Someone with other income, particularly if that uses up most or all of their personal tax-free allowance, may benefit from a tax point of view of being able to control how much additional income they are taxed on. In this case, a limited company is likely to be a more attractive option.
As well as the tax side of taking money out of the business, there’s also the practical admin side. As long as there’s money in the bank, sole traders don’t need to give much thought to taking money out and can dip in whenever they want.
I mentioned earlier that as a director of a limited company the company’s money is not yours. This comes crashing home when it comes to taking money out of the company. For most people, income will be a mix of salary and dividends, although the exact mix depends on personal circumstances. In order to take a salary above £6,396 per year, the company must register as an employer and run payroll, even if it’s just for you. Your salary would be classed as a business expense, and so would reduce the company’s profit and therefore reduce the amount of corporation tax it pays.
Dividends can only be paid to a company’s shareholders and can only be paid if there are reserves in the business. This generally means that the company must be making a profit. Dividends aren’t a business expense, so don’t reduce profit.
Some people find the idea of salary and/or dividends too restrictive. They want to be able to withdraw money as and when throughout the month, without the extra burden of running payroll or needing to closely monitor the company’s reserves.
There’s no denying that operating as a sole trader is much more straightforward than running a limited company. Other than submitting a self assessment tax return to HMRC once a year, there’s not really much expected of you.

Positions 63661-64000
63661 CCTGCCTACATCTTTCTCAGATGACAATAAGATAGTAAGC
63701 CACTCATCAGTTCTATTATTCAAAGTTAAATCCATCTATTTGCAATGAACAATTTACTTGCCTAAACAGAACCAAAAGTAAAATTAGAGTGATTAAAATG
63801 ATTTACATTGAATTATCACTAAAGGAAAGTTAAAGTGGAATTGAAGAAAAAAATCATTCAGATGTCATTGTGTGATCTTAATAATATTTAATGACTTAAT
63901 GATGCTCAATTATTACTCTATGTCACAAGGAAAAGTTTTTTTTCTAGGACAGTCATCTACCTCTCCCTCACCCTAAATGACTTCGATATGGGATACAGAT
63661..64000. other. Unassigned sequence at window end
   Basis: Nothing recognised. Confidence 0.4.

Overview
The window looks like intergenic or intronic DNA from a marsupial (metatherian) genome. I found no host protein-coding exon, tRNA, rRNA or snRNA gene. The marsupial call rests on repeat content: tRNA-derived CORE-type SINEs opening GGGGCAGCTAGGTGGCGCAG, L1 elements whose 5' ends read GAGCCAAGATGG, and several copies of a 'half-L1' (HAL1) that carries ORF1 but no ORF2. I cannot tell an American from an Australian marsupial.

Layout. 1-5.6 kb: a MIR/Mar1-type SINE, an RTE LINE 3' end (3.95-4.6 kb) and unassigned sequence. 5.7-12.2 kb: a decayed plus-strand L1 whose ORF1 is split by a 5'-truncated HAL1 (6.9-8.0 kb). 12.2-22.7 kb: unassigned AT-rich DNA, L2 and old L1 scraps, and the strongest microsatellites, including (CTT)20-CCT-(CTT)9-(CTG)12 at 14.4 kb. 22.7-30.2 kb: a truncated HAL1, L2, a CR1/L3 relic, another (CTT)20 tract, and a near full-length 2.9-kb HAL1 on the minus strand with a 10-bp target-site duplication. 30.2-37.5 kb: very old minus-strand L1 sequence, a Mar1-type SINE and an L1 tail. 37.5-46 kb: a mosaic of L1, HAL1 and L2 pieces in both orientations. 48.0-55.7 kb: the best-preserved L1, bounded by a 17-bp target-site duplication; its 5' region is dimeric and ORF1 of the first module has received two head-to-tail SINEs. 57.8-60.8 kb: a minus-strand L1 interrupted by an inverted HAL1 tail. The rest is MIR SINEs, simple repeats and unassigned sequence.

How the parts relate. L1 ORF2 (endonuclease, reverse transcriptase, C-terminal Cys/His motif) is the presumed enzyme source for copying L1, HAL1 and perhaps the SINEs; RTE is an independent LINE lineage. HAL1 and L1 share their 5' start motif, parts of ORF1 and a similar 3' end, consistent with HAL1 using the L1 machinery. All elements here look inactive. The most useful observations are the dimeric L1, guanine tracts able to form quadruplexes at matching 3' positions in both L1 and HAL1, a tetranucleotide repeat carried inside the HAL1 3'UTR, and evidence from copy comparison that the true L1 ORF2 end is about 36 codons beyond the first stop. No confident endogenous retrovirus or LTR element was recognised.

Limited companies come with much more paperwork. There’s the corporation tax return, annual accounts that must be in a certain format, and a confirmation statement outlining who has control over the company. If you’re taking a salary then you’ll have payroll obligations to meet, and dividend paperwork to prepare when you pay dividends. This is in addition to your own personal tax return if needed.
In practical terms this means that while most people can manage the admin side of being a sole trader themselves, bringing in external support becomes much more important as a limited company. This comes at a cost and accountancy fees are higher for limited companies than for sole traders.
There are other things to consider too, such as how potential clients will view your business. For reasons known only to them, some businesses prefer to work with limited companies. This is particularly true if you’re wanting to work with large businesses, local government, or education establishments.
It's worth nothing that this isn’t a decision that you’re committed to forever. You may well decide to start as a sole trader, for ease, and then over time decide to move to a limited company. Yes there’ll be a whole load of admin involved and I definitely wouldn’t recommend flitting back and forth between the two, but it’s perfectly possible to change later.
The choice of sole trader vs limited company is never as simple as it first looks. If you’re not sure what’s best for you, book a Power Hour, where we can look at your personal circumstances in more detail.